North Korea moving ‘far faster’ than anticipated on missile, nuclear device programs: Rep. DeSantis

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Rep. Ron DeSantis talks NKorea, China sanctions

Florida congressman provides insight on 'Sunday Morning Futures' after North Korea claims successful hydrogen bomb test

Rep. Ron DeSantis on Sunday said the rate at which North Korea is moving to develop both its missile and nuclear device programs is “far faster” than lawmakers had anticipated.

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“We knew North Korea was proceeding down this route for a long time,” DeSantis, R-Fla., told “Sunday Morning Futures.” “The threat is much more immediate today than probably we would have forecast two or three years ago.”

Earlier Sunday, North Korea said it tested a thermonuclear device -- its sixth and strongest nuclear test so far -- with what it called “perfect success,” as it aims to reach its goal of having a nuclear weapon capable of hitting the United States.

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Following the announcement from the Kim Jong Un regime, President Trump reacted to the news on Twitter, criticizing both South Korea and China -- North Korea’s largest trading partner. In the early afternoon on Sunday, Trump said the U.S. is considering enacting a trade embargo on countries doing business with Pyongyang.

“The United States is considering, in addition to other options, stopping all trade with any country doing business with North Korea,” he said in a tweet.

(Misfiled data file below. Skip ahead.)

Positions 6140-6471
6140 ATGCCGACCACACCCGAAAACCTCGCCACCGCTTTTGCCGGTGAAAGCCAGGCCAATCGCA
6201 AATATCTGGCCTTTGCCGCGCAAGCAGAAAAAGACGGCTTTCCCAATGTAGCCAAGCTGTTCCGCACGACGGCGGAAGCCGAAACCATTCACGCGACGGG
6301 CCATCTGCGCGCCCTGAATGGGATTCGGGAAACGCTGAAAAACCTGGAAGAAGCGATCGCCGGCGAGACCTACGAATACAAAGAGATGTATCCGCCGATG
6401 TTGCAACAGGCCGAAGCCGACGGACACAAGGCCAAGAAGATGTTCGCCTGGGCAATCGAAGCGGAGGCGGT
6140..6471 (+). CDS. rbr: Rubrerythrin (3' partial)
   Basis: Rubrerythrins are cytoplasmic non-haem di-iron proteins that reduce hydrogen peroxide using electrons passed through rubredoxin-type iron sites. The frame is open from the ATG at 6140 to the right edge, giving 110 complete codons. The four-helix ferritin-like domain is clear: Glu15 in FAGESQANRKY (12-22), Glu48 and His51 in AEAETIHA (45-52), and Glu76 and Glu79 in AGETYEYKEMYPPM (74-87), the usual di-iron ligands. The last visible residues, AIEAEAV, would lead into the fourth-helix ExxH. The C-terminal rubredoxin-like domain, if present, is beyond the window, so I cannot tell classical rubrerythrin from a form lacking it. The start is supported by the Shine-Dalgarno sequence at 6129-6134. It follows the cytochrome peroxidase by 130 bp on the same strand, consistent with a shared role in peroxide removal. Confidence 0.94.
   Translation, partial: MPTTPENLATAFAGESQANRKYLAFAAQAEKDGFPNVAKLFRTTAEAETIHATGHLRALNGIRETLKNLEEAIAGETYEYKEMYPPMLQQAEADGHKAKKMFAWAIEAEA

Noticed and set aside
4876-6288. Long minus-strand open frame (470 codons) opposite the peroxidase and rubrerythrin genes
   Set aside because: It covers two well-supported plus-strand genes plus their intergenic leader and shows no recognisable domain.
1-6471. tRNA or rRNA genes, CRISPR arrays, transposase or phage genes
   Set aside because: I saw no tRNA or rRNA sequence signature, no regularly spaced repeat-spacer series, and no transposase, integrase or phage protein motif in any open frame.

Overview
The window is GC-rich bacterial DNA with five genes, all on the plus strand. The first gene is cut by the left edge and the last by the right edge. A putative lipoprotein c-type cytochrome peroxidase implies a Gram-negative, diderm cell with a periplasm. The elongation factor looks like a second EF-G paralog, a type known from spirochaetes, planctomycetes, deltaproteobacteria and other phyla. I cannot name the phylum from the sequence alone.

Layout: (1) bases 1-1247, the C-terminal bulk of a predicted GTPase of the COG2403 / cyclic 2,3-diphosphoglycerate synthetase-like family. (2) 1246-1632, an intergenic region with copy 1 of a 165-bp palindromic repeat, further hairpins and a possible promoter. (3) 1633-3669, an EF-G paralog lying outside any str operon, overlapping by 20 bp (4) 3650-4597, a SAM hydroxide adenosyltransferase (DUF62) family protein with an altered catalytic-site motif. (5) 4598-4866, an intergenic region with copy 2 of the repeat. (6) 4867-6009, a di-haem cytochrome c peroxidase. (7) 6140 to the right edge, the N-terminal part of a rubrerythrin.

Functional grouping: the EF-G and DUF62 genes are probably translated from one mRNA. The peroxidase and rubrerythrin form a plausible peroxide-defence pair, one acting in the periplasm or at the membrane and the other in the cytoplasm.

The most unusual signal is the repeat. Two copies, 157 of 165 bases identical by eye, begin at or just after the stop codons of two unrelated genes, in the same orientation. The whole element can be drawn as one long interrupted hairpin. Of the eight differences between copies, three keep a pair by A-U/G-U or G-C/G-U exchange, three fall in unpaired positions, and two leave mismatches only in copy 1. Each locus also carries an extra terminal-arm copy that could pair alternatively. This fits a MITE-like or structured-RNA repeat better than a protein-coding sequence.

DeSantis echoed the president’s sentiments, saying that while it is important to have a credible threat of force, there are ways the U.S. could stifle the communist regime on the economic front.

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“I think if you can starve Kim’s regime of sustenance of the money, then that makes his rule less secure. But I think ultimately you’re going to have to have somebody else take over for Kim … but I just don’t see him ever giving up these weapons.”

Though DeSantis said it was “too early to tell” what the exact response from the U.S. would be, he noted that brokering a deal with North Korea to end its programs and tests would likely never happen.

“The idea that you’re just going to negotiate with the North Korean regime and they are somehow going to stand down on some of this, I think that’s a fantasy,” he said. “The fact is his [Kim Jong Un] nuclear arsenal is really the insurance policy to keep him in power. He is not going to stand down on that.”

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